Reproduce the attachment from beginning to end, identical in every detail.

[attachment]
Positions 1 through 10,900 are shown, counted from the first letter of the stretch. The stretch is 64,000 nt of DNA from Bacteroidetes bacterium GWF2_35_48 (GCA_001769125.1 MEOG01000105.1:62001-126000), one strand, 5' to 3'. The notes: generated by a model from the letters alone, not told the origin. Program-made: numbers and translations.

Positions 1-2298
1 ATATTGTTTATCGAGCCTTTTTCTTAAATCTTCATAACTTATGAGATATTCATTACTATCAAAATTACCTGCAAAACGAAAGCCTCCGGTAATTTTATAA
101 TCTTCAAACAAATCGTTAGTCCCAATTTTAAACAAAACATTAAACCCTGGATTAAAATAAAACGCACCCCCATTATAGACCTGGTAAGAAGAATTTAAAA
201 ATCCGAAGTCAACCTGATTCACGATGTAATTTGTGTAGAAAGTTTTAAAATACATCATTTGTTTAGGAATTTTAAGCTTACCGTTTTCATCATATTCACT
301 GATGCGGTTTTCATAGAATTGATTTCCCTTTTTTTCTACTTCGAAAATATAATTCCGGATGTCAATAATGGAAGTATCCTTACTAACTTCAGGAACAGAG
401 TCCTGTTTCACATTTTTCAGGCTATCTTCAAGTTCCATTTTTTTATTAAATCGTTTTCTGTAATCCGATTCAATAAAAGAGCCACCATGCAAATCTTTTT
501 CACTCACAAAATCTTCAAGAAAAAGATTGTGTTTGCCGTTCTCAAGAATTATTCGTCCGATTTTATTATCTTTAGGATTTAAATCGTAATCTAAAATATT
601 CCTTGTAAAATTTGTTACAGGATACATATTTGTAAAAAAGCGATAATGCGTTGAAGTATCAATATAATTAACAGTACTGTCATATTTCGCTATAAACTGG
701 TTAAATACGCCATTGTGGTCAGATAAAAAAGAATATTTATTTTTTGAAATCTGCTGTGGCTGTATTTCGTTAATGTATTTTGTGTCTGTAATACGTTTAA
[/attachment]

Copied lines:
Positions 1 through 10,900 are shown, counted from the first letter of the stretch. The stretch is 64,000 nt of DNA from Bacteroidetes bacterium GWF2_35_48 (GCA_001769125.1 MEOG01000105.1:62001-126000), one strand, 5' to 3'. The notes: generated by a model from the letters alone, not told the origin. Program-made: numbers and translations.

Positions 1-2298
1 ATATTGTTTATCGAGCCTTTTTCTTAAATCTTCATAACTTATGAGATATTCATTACTATCAAAATTACCTGCAAAACGAAAGCCTCCGGTAATTTTATAA
101 TCTTCAAACAAATCGTTAGTCCCAATTTTAAACAAAACATTAAACCCTGGATTAAAATAAAACGCACCCCCATTATAGACCTGGTAAGAAGAATTTAAAA
201 ATCCGAAGTCAACCTGATTCACGATGTAATTTGTGTAGAAAGTTTTAAAATACATCATTTGTTTAGGAATTTTAAGCTTACCGTTTTCATCATATTCACT
301 GATGCGGTTTTCATAGAATTGATTTCCCTTTTTTTCTACTTCGAAAATATAATTCCGGATGTCAATAATGGAAGTATCCTTACTAACTTCAGGAACAGAG
401 TCCTGTTTCACATTTTTCAGGCTATCTTCAAGTTCCATTTTTTTATTAAATCGTTTTCTGTAATCCGATTCAATAAAAGAGCCACCATGCAAATCTTTTT
501 CACTCACAAAATCTTCAAGAAAAAGATTGTGTTTGCCGTTCTCAAGAATTATTCGTCCGATTTTATTATCTTTAGGATTTAAATCGTAATCTAAAATATT
601 CCTTGTAAAATTTGTTACAGGATACATATTTGTAAAAAAGCGATAATGCGTTGAAGTATCAATATAATTAACAGTACTGTCATATTTCGCTATAAACTGG
701 TTAAATACGCCATTGTGGTCAGATAAAAAAGAATATTTATTTTTTGAAATCTGCTGTGGCTGTATTTCGTTAATGTATTTTGTGTCTGTAATACGTTTAA